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7.1: Migration Strategies

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    Your reengineering project is well underway. You have developed a good understanding of the legacy system and you have started to Write Tests to Enable Evolution. You have gone through a process of Setting Direction and have decided to tackle the Most Valuable First.

    How can you be sure that the new system will be accepted by users? How do you migrate to the new system while the old system is being used? How can you test and evaluate the new system before it is finished?


    • Big-bang migration carries a high risk of failure.

    • Introducing too many changes at once may alienate users.

    • Constant feedback helps you stay on track, though it may be difficult and costly to achieve.

    • Users have to get their work done; they don’t want to be distracted by incomplete solution.

    • Legacy data must survive while the system is being used.


    It is not enough to reengineer a legacy system and then deploy it. In fact, if you try this, you will surely fail (for the same reasons that big Waterfall projects in new territories often fail). You must be prepared to introduce the new solution gradually, to gain the confidence and collaboration of the users, and you must adopt a strategy for migrating gradually and painlessly from the existing system, while it is still being deployed, to the new system.

    How, why and whither to migrate legacy systems.
    Figure \(\PageIndex{1}\): How, why and whither to migrate legacy systems.

    The central message of this cluster is to Migrate Systems Incrementally. This is, however, easier said than done. In Figure \(\PageIndex{1}\) we can see that in order to Migrate Systems Incrementally, we should consider a large number of other patterns. Since there exists a vast literature on system migration, we do not attempt to cover the topic in great detail. We have selected, however, the patterns that we consider to be most important for reengineering object-oriented legacy systems, and summarized the main points. Where appropriate, we point the reader to further sources of information.

    Although the central pattern of this cluster is Migrate Systems Incrementally, the key motivation is provided by Involve the Users and Build Confidence. These first three patterns are fundamental patterns for minimizing risk and increasing the chances of success:

    • Involve the Users increases the chance that users will accept the new system by involving them closely in the entire reengineering process, getting them to use intermediate results, and providing them with strong support. It is easier to achieve if you Migrate Systems Incrementally and Build Confidence step by step.

    • Build Confidence helps you overcome skepticism and doubt by regularly delivering results that are of value to the users.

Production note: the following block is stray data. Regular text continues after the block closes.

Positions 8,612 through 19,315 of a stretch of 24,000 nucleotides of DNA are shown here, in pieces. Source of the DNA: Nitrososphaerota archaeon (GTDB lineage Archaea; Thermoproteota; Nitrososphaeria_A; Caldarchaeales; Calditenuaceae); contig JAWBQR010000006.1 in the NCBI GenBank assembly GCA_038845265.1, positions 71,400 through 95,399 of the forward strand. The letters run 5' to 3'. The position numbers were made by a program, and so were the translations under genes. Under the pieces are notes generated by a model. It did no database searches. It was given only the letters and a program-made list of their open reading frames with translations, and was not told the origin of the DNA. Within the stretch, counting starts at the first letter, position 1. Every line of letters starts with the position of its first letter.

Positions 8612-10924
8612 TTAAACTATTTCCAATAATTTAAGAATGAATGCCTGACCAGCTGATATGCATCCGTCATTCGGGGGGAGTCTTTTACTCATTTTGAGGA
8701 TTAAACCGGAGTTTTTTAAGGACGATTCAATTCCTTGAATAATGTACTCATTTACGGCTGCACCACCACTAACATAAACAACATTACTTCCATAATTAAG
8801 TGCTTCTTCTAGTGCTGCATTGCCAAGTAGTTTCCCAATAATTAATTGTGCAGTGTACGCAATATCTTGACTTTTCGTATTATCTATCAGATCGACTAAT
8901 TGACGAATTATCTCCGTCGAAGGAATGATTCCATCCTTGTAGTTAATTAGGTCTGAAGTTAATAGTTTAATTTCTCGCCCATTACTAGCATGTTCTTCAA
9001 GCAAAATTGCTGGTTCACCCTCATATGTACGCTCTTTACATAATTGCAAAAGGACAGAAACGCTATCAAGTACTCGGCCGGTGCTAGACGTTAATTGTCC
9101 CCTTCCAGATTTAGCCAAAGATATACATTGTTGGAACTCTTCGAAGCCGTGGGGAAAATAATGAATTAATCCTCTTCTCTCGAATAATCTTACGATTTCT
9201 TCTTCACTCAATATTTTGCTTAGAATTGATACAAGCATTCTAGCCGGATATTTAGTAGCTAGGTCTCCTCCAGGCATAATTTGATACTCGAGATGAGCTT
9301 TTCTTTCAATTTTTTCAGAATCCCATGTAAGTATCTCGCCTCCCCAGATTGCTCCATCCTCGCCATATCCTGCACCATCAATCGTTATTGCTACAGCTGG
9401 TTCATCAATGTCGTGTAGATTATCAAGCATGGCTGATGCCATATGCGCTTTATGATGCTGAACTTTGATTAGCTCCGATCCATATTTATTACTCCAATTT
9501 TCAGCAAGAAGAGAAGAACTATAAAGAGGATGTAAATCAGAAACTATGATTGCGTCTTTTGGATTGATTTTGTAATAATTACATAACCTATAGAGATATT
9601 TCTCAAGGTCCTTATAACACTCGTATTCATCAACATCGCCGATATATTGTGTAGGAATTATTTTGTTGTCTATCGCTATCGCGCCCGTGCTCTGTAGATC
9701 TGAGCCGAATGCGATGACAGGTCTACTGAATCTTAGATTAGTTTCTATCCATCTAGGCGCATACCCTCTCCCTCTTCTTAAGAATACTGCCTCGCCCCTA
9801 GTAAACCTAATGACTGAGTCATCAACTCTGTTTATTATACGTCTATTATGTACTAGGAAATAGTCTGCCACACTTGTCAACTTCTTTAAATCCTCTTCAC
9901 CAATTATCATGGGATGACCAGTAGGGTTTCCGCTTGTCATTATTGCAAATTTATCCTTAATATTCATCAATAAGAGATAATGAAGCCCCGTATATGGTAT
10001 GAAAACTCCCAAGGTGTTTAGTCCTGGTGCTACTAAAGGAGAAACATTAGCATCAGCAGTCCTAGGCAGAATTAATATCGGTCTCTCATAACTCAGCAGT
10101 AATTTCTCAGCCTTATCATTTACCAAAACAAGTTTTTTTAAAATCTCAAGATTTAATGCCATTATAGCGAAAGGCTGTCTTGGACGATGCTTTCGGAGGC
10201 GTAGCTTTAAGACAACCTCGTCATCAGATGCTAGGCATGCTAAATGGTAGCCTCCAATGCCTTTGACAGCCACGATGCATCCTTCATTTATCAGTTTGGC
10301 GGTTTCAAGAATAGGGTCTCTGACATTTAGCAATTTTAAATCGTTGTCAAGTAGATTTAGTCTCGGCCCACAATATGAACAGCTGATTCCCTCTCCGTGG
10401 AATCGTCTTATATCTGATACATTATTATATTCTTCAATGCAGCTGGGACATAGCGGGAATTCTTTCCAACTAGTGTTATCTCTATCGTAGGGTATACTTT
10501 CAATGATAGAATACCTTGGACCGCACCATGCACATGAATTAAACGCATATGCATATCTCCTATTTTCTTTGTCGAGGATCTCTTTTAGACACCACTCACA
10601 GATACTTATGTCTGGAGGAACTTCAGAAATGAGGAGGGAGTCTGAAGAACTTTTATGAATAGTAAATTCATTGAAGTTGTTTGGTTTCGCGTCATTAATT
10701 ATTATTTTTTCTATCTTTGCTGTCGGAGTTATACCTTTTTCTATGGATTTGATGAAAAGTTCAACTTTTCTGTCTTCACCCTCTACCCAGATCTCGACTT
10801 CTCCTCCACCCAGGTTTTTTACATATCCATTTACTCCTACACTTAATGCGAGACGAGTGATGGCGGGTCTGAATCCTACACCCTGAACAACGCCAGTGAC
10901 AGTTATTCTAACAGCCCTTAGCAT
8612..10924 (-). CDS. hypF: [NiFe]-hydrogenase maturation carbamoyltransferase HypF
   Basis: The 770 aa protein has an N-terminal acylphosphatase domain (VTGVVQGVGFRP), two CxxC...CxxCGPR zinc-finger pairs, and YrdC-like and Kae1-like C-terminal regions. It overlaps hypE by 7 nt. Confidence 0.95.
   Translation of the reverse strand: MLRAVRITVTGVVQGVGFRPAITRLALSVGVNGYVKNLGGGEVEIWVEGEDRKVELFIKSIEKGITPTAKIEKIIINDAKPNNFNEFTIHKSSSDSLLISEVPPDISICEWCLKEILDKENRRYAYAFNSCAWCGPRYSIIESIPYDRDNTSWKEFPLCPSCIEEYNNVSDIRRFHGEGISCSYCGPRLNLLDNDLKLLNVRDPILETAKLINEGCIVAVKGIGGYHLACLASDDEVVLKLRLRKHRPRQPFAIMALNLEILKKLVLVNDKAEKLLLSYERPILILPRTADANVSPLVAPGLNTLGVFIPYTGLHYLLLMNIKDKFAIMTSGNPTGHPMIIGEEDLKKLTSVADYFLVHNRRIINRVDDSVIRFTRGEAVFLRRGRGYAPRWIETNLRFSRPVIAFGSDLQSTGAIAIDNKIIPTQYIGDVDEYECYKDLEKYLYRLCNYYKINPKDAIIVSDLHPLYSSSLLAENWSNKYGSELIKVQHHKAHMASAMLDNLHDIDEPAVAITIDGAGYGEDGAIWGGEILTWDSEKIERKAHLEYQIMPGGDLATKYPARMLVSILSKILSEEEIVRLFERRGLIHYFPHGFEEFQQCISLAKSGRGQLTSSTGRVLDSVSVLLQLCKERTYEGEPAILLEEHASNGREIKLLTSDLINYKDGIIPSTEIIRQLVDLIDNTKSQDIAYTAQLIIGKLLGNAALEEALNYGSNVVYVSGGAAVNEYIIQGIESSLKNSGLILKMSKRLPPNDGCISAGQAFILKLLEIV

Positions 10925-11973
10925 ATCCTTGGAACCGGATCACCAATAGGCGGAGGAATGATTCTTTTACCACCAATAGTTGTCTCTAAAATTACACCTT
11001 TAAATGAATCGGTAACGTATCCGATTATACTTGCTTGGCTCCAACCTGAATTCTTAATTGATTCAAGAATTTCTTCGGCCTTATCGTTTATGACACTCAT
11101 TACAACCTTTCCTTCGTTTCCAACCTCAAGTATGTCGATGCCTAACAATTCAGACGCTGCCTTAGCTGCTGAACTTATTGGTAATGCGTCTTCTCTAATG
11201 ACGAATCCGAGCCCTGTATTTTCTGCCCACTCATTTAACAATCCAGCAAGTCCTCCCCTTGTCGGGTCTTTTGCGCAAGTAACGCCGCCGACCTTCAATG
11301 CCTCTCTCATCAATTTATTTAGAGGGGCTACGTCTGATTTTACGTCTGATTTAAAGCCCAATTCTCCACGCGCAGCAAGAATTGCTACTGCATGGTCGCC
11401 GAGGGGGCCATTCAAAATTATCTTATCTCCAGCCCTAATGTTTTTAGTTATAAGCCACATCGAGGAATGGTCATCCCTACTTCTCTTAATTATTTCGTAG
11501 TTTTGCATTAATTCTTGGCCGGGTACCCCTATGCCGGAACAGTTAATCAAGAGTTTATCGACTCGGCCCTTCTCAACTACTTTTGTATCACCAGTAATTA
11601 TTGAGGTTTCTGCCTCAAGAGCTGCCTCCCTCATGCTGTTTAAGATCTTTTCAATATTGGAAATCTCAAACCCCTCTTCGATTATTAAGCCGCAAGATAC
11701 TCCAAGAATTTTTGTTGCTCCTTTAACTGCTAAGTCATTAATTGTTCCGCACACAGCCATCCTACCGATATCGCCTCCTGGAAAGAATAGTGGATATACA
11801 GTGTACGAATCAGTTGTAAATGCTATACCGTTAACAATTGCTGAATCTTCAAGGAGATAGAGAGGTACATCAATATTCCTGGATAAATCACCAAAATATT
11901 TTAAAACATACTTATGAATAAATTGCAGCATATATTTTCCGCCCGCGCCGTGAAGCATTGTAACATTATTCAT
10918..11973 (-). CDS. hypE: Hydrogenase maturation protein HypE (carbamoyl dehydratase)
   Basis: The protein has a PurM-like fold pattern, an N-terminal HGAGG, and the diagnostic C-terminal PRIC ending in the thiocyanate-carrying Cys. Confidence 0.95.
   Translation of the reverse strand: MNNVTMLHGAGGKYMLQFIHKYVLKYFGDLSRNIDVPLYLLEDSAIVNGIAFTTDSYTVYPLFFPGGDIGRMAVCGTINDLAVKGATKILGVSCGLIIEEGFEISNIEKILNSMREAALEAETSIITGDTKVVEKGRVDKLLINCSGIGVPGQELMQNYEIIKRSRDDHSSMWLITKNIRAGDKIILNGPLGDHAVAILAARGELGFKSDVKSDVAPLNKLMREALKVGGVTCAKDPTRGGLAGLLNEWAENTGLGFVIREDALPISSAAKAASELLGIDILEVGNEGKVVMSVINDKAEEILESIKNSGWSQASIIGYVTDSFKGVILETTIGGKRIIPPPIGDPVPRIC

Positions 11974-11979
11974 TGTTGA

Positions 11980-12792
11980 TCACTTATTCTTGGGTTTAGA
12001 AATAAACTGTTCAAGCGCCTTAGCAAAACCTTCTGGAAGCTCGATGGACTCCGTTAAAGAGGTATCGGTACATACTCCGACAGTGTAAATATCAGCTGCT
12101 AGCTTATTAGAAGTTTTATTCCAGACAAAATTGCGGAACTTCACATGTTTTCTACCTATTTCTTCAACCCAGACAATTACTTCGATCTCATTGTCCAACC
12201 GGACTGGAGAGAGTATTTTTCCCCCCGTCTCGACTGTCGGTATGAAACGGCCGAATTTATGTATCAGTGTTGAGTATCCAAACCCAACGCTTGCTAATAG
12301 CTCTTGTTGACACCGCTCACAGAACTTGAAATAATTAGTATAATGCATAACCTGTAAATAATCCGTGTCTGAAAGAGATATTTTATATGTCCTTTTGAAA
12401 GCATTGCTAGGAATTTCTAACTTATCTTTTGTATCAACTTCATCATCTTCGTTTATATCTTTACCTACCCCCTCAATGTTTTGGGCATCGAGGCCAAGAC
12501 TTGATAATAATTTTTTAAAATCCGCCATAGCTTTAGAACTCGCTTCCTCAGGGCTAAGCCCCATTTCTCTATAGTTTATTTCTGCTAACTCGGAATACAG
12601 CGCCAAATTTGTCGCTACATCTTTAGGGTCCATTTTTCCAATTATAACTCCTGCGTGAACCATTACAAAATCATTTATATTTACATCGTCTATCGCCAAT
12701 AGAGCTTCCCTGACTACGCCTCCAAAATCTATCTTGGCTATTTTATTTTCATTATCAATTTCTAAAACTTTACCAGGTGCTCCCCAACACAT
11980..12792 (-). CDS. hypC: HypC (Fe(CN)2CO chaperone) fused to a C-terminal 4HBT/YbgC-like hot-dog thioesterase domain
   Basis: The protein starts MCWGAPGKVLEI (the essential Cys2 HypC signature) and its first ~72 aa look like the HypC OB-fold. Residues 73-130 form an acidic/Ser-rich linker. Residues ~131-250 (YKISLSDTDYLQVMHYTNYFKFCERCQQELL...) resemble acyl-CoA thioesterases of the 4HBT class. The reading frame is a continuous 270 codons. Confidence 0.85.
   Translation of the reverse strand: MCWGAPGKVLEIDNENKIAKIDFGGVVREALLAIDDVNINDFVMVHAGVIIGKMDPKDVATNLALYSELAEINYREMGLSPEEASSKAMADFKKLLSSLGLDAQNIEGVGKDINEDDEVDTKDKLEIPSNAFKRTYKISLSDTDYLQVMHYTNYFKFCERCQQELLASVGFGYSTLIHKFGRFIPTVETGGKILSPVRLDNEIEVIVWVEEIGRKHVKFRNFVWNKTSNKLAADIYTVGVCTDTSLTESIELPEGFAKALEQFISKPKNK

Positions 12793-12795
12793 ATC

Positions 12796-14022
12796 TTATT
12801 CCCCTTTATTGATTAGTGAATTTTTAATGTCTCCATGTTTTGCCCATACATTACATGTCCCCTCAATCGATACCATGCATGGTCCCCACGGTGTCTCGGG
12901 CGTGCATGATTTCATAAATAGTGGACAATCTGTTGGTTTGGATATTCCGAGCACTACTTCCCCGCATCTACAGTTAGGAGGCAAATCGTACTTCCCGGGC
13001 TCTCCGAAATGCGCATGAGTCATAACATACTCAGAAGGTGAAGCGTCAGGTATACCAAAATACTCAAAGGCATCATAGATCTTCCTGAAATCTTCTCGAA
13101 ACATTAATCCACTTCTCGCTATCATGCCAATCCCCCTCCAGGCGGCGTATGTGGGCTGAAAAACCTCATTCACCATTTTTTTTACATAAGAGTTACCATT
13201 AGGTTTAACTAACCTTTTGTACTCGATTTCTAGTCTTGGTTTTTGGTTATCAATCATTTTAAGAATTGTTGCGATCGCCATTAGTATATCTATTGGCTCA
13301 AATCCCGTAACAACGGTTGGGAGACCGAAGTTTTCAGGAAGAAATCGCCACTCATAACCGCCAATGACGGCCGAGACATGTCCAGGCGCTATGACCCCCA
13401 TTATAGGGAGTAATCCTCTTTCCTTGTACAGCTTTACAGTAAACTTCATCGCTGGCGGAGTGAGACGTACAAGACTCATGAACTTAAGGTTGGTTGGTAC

• Migrate Systems Incrementally recommends that the old system be gradually and incrementally replaced by the new system. New results can then be integrated as you proceed, thus helping you to Build Confidence and Involve the Users.

    It is very hard to Migrate Systems Incrementally unless you also adhere to the following practices:

    • Prototype the Target Solution to test the new architecture and new technical risks. It is too easy to be tempted to think you don’t need a prototype since you already have a running system, but this is almost always a mistake.

    • Always Have a Running Version helps to keep changes in sync by ensuring that they are integrated frequently.

    • Regression Test After Every Change helps to you Always Have a Running Version by making sure that everything that used to run still runs. It presupposes that you Write Tests to Enable Evolution.

    Depending on the circumstances, there are various practices that may help you to Migrate Systems Incrementally:

    • Make a Bridge to the New Town introduces the metaphor of a (data) “bridge” to allow you to gradually migrate data from a legacy component to its replacement, while the two run in tandem. When all the data have been transferred, the legacy component can be retired.

    • Present the Right Interface helps you to develop the target system in increments by wrapping the old functionality to export the abstractions you really want.

    • Distinguish Public from Published Interface distinguishes between stable (public) and unstable (published) interfaces to facilitate parallel development within a reengineering team.

    • Deprecate Obsolete Interfaces lets you gracefully retire obsolete interfaces without immediately invalidating clients.

    Finally, the following two practices may help you avoid making radical, but unnecessary changes:

    • Conserve Familiarity warns you against introducing radical interface changes that may alienate users.
    • Use Profiler Before Optimizing reminds you to delay considering performance issues until you can demonstrate that you have a problem and can pinpoint the source of the problem.

    This page titled 7.1: Migration Strategies is shared under a CC BY-SA license and was authored, remixed, and/or curated by Serge Demeyer, Stéphane Ducasse, Oscar Nierstrasz.

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